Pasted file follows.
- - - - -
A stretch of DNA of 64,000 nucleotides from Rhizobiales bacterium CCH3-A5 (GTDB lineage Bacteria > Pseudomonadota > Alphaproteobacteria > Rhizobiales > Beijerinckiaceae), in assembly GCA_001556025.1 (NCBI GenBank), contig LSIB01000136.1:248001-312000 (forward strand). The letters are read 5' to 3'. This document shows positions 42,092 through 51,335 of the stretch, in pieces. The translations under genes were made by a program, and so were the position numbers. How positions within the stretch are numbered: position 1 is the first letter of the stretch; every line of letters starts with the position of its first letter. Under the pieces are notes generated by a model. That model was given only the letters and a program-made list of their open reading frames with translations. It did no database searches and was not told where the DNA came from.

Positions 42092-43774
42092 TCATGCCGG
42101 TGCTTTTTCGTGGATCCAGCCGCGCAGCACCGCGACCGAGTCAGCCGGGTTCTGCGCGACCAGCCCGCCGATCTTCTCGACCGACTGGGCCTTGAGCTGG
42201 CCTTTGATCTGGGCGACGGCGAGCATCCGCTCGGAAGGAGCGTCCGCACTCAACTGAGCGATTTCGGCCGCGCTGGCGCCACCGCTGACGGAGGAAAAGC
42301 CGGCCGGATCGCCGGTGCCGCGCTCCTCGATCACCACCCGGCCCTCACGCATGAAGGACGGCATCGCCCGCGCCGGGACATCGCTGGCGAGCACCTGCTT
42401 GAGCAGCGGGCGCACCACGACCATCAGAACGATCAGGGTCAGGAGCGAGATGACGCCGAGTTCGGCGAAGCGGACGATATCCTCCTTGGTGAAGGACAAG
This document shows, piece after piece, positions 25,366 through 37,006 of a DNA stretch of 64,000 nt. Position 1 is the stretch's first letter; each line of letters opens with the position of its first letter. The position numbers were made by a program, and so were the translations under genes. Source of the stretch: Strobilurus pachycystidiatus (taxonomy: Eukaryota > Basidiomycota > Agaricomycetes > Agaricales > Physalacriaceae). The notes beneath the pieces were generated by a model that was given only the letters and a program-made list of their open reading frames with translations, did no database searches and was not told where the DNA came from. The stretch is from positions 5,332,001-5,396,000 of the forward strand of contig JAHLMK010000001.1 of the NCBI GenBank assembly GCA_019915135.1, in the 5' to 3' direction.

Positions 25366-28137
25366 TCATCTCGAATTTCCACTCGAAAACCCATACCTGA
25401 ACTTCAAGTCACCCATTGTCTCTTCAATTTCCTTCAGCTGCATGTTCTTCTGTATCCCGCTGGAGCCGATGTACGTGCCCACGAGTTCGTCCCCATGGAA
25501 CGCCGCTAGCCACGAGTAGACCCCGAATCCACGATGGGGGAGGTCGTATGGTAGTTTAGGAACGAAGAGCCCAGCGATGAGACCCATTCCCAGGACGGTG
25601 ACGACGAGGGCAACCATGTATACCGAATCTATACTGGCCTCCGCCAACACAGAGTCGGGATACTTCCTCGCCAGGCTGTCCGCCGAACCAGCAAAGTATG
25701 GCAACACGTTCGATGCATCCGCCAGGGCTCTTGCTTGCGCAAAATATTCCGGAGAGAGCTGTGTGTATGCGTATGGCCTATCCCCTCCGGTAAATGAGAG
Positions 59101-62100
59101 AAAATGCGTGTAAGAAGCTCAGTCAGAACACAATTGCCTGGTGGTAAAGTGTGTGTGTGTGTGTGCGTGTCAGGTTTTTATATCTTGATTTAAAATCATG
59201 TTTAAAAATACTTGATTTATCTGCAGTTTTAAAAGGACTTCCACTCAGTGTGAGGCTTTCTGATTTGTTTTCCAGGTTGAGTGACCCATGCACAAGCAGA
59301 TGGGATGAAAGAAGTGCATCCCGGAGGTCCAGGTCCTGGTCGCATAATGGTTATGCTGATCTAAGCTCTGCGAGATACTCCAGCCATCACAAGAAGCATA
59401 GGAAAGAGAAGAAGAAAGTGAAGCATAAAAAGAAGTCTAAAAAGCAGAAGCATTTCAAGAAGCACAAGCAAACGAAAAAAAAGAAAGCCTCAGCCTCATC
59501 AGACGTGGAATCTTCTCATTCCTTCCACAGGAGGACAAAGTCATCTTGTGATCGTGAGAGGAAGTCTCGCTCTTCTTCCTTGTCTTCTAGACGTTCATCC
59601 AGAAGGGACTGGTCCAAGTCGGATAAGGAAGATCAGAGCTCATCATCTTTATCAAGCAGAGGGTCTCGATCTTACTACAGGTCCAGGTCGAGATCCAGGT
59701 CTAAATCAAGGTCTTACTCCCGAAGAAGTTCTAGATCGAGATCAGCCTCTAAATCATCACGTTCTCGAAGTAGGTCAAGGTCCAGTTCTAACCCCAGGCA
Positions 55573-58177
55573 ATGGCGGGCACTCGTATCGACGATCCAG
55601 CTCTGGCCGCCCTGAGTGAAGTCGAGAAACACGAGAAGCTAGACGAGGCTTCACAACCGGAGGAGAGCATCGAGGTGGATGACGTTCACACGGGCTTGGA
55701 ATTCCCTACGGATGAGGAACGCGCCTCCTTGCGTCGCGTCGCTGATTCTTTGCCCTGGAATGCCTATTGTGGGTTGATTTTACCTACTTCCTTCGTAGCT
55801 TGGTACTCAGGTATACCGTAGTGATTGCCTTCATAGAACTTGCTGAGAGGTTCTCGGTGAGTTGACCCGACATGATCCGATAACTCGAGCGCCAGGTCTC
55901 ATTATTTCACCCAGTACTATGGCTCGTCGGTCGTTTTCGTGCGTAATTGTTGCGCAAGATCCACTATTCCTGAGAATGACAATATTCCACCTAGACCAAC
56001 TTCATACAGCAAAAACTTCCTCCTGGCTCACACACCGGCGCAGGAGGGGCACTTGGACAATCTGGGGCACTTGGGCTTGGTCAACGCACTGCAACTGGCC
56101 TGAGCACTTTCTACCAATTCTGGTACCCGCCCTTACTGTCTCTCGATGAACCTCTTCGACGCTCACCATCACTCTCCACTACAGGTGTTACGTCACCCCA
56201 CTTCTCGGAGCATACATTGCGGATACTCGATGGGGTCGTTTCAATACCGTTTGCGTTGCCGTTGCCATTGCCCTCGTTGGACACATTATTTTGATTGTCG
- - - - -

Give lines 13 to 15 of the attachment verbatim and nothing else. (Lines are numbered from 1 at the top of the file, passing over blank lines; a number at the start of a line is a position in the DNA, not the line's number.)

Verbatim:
25601 ACGACGAGGGCAACCATGTATACCGAATCTATACTGGCCTCCGCCAACACAGAGTCGGGATACTTCCTCGCCAGGCTGTCCGCCGAACCAGCAAAGTATG
25701 GCAACACGTTCGATGCATCCGCCAGGGCTCTTGCTTGCGCAAAATATTCCGGAGAGAGCTGTGTGTATGCGTATGGCCTATCCCCTCCGGTAAATGAGAG
Positions 59101-62100